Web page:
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Insurer advises motorists to leave cyclists 1 metre of space – when driving behind them

Canada's TD Insurance appears to have confused issue with minimum passing distance...

Usually, when we hear of motorists being advised to give cyclists a certain amount of room, it’s in the context of overtaking – so we were rather surprised when road.cc reader Brent told us of an advert he had seen on YouTube from an insurance company in Canada that says they should allow bike riders one metre of space when driving behind them.

In a page on its website entitled Driving and Bicycle Safety Tips, Toronto-based TD Insurance, one of Canada’s biggest insurers, tells motorists to “Maintain a safe distance of one metre behind cyclists as they do not have brake lights to indicate when they are slowing down or stopping.”

That certainly doesn’t seem a “safe distance” to us, and with good reason. Take a vehicle being driven at 20mph.

The minimum stopping distance at that speed is 40 feet, equivalent to 12 metres – and half of that distance, 6 metres, reflects the distance travelled in the time it takes the driver to see a hazard, assess the situation and apply the brakes (assuming he or she is not distracted at the time).

And stopping distance increases with speed; at 30mph, you’re looking at a thinking distance of 9 metres and braking distance beyond that of 14 metres for a total of 23 metres.

What we suspect has happened here is that whoever compiled the list of advice conflated the issue of minimum passing distance with that of keeping a safe distance back when driving behind cyclists – take a look at this section from the Ontario Driver’s Handbook, the equivalent to the UK’s Highway Code in the province where TD Insurance is based.

When passing a cyclist, drivers of motor vehicles must maintain a minimum distance of one metre, where practical between their vehicle and the cyclist. (See Diagram 2-11.) Failure to do so may result in a fine and an additional two demerit points on the driver’s record. Whenever possible, you should change lanes to pass.

Do not follow too closely behind cyclists. They do not have brake lights to warn you when they are slowing or stopping.

Cut out chunks of that text while seeking to produce a precis and it’s not difficult to see how the two issues can become confused if the person summarising it isn’t paying sufficient attention.

Among the advice given to cyclists, by the way, is to “Be distraction-free” – examples given include not using a mobile device or headphones, although in our experience, having a motor vehicle a metre off your rear wheel is pretty distracting too.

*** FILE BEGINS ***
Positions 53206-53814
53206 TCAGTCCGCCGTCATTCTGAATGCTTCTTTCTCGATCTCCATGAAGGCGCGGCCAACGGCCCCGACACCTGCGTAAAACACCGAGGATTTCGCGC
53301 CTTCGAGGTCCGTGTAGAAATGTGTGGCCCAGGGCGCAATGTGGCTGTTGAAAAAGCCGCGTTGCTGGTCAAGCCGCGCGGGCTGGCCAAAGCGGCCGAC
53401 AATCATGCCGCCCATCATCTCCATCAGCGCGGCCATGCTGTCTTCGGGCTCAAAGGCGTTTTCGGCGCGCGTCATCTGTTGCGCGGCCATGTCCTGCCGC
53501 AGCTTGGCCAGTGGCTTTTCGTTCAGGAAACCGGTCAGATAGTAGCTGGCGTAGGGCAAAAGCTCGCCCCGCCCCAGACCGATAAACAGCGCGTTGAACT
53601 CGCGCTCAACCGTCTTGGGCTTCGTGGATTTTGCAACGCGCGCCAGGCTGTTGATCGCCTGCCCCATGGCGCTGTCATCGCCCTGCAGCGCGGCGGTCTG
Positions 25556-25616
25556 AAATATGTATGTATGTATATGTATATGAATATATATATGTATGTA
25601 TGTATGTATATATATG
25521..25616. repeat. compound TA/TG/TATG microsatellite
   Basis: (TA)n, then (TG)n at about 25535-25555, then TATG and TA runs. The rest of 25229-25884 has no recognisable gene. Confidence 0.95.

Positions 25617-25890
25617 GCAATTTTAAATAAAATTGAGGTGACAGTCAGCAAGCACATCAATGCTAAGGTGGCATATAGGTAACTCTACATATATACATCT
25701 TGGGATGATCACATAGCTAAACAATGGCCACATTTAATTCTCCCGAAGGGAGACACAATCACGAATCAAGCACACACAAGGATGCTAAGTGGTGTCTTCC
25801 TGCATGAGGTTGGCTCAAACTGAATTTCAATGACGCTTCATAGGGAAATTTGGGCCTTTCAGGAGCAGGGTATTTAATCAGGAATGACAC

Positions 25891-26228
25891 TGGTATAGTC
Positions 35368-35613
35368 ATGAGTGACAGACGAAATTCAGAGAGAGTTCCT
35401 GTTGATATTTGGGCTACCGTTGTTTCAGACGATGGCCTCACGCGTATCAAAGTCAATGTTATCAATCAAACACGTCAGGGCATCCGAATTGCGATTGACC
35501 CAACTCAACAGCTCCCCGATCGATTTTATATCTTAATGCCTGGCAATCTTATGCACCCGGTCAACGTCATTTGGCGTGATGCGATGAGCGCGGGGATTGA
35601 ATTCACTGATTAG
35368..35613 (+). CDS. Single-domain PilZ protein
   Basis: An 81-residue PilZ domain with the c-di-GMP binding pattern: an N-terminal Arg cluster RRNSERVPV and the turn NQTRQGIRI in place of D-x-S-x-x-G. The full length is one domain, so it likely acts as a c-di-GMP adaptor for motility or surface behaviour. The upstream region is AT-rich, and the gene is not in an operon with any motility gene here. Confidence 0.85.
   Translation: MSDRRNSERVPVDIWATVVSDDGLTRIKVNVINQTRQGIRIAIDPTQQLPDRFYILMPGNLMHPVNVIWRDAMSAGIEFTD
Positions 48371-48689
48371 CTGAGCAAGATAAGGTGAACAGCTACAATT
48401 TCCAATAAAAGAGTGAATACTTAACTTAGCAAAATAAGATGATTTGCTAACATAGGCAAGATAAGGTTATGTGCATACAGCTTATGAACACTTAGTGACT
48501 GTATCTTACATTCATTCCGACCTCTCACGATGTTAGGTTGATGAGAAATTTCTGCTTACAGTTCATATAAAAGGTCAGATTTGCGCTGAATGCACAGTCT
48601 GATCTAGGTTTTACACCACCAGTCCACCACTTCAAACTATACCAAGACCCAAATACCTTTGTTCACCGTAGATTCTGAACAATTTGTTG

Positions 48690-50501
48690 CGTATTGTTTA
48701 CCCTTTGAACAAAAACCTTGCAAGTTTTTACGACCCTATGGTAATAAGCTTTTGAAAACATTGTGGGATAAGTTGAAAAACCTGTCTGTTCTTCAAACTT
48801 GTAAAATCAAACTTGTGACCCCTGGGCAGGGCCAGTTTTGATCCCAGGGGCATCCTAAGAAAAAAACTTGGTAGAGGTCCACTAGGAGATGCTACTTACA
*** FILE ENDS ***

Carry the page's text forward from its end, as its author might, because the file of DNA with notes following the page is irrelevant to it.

Simon joined road.cc as news editor in 2009 and is now the site’s community editor, acting as a link between the team producing the content and our readers. A law and languages graduate, published translator and former retail analyst, he has reported on issues as diverse as cycling-related court cases, anti-doping investigations, the latest developments in the bike industry and the sport’s biggest races. Now back in London full-time after 15 years living in Oxford and Cambridge, he loves cycling along the Thames but misses having his former riding buddy, Elodie the miniature schnauzer, in the basket in front of him.

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25 comments

Avatar
Pedal those squares | 2 years ago
3 likes

Personally I think the most import things here are:

1. How long will it take them to change the recommened 1m rule on the web and indeed any where elese they are using it?

2. What have they changed it to?

3. What is their appology to cyclists for putting they at risk? Especially as an insurance company they want to avoid accidents and therefore avoide payouts!

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PRSboy | 2 years ago
1 like

I can only imagine its a typo.  I cant envisage an insurance company recommending clients follow advice that is likely to give rise to litigation against them in the event of an accident... "but your leaflet said to leave 1 metre. I did, but I hit them and now they are suing me..."

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Sriracha replied to PRSboy | 2 years ago
1 like
PRSboy wrote:

I can only imagine its a typo.

I guess you didn't read to the end of the article then?

What we suspect has happened here...

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jh2727 replied to PRSboy | 2 years ago
5 likes

To be honest even without the mistakes that TD Insurance added, the original Ontario Drivers Handbook is pretty appalling:

'When passing a cyclist, drivers of motor vehicles must maintain a minimum distance of one metre, where practical between their vehicle and the cyclist.'

'Whenever possible, you should change lanes to pass.'

So its okay to drive less safely (AKA unsafely) when it when driving safely "isn't practical" or "isn't 'possible'".

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Sriracha replied to jh2727 | 2 years ago
3 likes

Yes, no advice on what to do when 1m is not "practical". So effectively it's just saying not to close-pass out of simple malice, but only out of practicality to squeeze by. Then it's fine!

So I guess the message to cyclists is, if you've been close-passed by a motorist it's because they had no choice.

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Philh68 replied to jh2727 | 2 years ago
0 likes